What makes something NetSquared?

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So, we have these case studies up. And the volunteers are adding to them all the time. But we haven't really talked about what the selection process is. What makes a Net2 project?

Let me tell you what I think we know about Net2 projects:

  • they are working to advance social change;
  • they use the Internet;
  • the tools are social in nature;
  • there is something about them that makes them interesting.


Right, so it's that last bullet point that's tough. One of those "I know it when I see it" things. What makes something interesting?

I'm Going to Help Make Connections and Blog About It

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Hello, everyone! My name is Marshall Kirkpatrick and this is a little introduction to me and the work I'll be doing for Net Squared in the next few months. I've been brought on board to act as a connector between different members of the community that could be of assistance to each others' work and to blog about the kinds of work people are doing around the world.

I'll be writing and posting some multi-media about the good news and the bad in the movement to make emerging technology a powerful part of the non-profit world.

A little about me: I live in Eugene, Oregon and I'm 29 years old. I do what I call Web 2.0 consulting for non-profits and small businesses. Web 2.0 is a big, ambiguous concept but I explain it as the next generation of the internet made up of dynamic, user-generated content that can be utilized and manipulated in a wide variety of ways. I think it's made possible by the spread of broadband connectivity, cheap data storage and new technologies like blogging, RSS and podcasting. I like to help social justice oriented organizations use these new tools for research and communication. If you want to read more about me personally, my bio is on the team page. My web site is at I'm super excited to participate in this project!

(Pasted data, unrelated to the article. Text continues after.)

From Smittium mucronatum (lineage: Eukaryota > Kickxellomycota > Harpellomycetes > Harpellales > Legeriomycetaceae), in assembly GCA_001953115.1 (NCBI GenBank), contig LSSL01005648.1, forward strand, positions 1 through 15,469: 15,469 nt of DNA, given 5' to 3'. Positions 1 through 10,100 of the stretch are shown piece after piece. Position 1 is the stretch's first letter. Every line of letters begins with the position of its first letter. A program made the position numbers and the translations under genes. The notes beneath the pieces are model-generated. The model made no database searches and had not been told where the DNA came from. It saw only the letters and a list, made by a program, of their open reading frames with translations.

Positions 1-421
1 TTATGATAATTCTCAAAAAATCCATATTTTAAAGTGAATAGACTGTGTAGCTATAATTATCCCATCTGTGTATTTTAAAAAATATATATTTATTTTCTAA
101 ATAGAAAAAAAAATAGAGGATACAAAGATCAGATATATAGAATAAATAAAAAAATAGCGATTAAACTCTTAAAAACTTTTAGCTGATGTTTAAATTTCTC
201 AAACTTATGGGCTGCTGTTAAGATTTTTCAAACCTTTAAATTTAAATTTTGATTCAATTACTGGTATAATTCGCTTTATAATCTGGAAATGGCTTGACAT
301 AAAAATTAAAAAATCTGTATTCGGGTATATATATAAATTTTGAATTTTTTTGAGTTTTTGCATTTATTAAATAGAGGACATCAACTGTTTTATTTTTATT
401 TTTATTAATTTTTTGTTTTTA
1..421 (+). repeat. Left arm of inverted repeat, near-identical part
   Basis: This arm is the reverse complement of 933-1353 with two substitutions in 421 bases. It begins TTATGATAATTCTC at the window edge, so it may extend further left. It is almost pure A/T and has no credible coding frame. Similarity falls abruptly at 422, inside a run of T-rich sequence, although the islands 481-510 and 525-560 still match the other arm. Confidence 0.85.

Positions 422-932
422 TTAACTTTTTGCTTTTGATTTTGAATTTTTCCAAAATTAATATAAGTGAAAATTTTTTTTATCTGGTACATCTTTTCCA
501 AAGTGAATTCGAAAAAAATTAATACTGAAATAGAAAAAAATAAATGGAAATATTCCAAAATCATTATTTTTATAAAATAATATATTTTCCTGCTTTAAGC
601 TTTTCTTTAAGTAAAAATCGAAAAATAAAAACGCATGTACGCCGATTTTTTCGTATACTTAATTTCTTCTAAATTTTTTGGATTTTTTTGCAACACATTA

Be a Net Tuesday Podcaster or Host!

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On December 13th, join Bay Area nonprofit and web innovators interested in connecting communities for social change at Net Tuesday!  NetSquared will be holding its 2nd Net Tuesday event at the Balazo Gallery (2183 Mission St. @ 18th) in San Francisco starting at 6 PM.  Let us know you're coming at .

Ed Batista, Executive Director of Attention Trust, will show everyone how to stand up for their attention rights, while Seth Sternberg will demo the web-based IM app Meebo.

We are looking for a NetSquared podcaster to record the event.  If you want to hear what we put together for last month's event you can check out Chris Messina & Marnie Webb at the NetSquared channel  on Odeo.

If you are interested in being a NetSquared podcaster, or would like to host a Net Tuesday outside the Bay Area email me: bbravo(AT) 

Hope to see you all there!

The Power of Podcasting

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As I wrote in my post, "Must Hear Speech from Barack Obama and the Power of Podcasting", on my personal blog, Have Fun * Do Good this weekend, one of the reasons I am so excited about the work I am doing with NetSquared is because I think that all of these new web-based tools, like podcasts are an incredible way for nonprofits to get the word out about their causes. There is something powerful about hearing Barack Obama's voice or the children's voices from the UNICEF podcasts or Nelson Mandela's voice from the recent ONE campaign podcast, inside your head.